Back To CourseSix Sigma Training & Methodology
6 chapters | 62 lessons
Jim has taught adults for more than 20 years and has a Masters Degree in Christian Leadership.
The Six Sigma methodology provides a powerful toolbox full of various techniques, charts, diagrams, methods, and processes for use in conducting continuous improvement initiatives. Like any toolbox, you must select the right tool for the right job in order to have a successful result. At its core, Six Sigma contains comprehensive statistical tools and statistical analysis to enable quality gains.
We will focus solely on the primary statistical tools and their effective use in a Six Sigma project. Statistical tools and statistical analysis are applied during all the usual project lifecycle phases - define, measure, analyze, improve, and control (DMAIC) - but are most heavily utilized in the measure and analyze phases. As there are over 100 statistical tools and endless variations of those tools, this lesson will highlight the most commonly used Six Sigma statistical tools.
The define phase of every Six Sigma initiative focuses upon understanding the problem and the desired outcome of the project. Thusly, the majority of the techniques utilized during this phase are non-statistical. One tool, Pareto analysis, can be used to help refine your problem statement. A Pareto chart is a simple graphical representation of the biggest problems that happen most often. Think of the Pareto as the '80/20 rule', in which, 20% of the issues cause 80% of your problem. While the Pareto is most commonly used in the measure and analyze phase, it can really help to hone in on a specific issue in the define phase. In the sample chart, we have the top reasons why callers are put on hold at a customer service center. Almost half of the held calls were due to research and more than 80% were due to three reasons! The Pareto chart often gives early guidance to problem areas and potential solutions in your project.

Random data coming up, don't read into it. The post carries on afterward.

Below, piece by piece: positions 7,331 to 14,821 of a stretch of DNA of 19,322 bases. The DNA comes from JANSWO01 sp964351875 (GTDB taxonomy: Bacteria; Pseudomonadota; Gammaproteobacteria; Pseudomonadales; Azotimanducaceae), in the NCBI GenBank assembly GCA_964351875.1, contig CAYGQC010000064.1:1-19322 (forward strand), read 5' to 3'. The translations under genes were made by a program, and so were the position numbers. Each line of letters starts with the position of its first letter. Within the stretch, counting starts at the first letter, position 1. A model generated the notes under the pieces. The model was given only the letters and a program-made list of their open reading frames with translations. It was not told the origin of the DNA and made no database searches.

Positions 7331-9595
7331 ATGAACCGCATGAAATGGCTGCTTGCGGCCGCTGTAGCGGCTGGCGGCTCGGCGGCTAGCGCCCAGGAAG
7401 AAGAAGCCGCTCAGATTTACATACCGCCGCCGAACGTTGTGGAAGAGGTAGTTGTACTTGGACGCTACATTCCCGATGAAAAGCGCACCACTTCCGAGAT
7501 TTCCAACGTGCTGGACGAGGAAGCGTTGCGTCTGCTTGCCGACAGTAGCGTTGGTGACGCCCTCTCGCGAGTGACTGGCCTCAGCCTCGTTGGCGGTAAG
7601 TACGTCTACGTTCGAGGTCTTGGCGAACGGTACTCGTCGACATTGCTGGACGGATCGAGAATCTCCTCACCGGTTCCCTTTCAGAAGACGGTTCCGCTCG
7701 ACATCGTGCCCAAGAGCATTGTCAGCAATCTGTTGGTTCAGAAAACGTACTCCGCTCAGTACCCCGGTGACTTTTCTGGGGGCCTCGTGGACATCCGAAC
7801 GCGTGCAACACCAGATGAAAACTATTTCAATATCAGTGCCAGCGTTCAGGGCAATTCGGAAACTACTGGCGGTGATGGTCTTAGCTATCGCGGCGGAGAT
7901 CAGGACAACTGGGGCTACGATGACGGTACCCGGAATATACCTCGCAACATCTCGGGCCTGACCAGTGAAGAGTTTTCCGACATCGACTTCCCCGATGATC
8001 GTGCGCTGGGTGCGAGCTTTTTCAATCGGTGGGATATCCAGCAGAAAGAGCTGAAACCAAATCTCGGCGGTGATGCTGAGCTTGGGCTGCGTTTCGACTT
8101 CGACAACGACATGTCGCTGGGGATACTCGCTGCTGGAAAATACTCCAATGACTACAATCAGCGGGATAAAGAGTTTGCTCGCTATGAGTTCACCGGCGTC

The measure phase quantifies the problem being worked on and gives initial data analysis. The first tool used here is descriptive statistics, which is a summary report of the data surrounding your problem. The descriptive statistics include the average, mean, mode measure about the problem frequency, (known as central tendency), along with the variability of the data (known as dispersion). Analysis of the descriptive statistics will give the Six Sigma team an idea of the scope of the problem (limited or widespread), how often it occurs, and validation that a problem truly exists.
The Pareto chart is used again in the measure phase to further identify and isolate your problem characteristics. Additionally, a histogram is used to summarize the frequency distribution data into a graph. If you were measuring how long it took to answer the phone for a customer service center using 10 second increments, the histogram would show how many callers waited 10 seconds, 20 seconds, 30 seconds and so on. The analysis of the histogram looks at the distribution (normal or abnormal) and how often the results are outside your limits or target answer time. Think of the histogram as the baseline measure which will serve as the foundation to look for improvement.
One of the most important techniques utilized during the measure phase is the measurement system analysis (MSA). By examining the data's accuracy, and how it is collected and measured, The MSA will determine if your data is reliable as a decision-making tool. As Six Sigma is a data-driven process, it is critical that all measurements can be trusted. Repeatability and reliability are the keys to this analysis.
The analyze phase of the Six Sigma DMAIC process is the most statistic-dependent phase. Many critical tools and techniques are utilized in order to fully define the root cause of the issue. These statistical tools center around the stability and/or capability of the process under review. First, we need to know if the process being studied is 'in control,' and performs consistently so that we can depend on the data observations, (the stability of the process). Next, we want to know if the process statistically supports the desired specifications.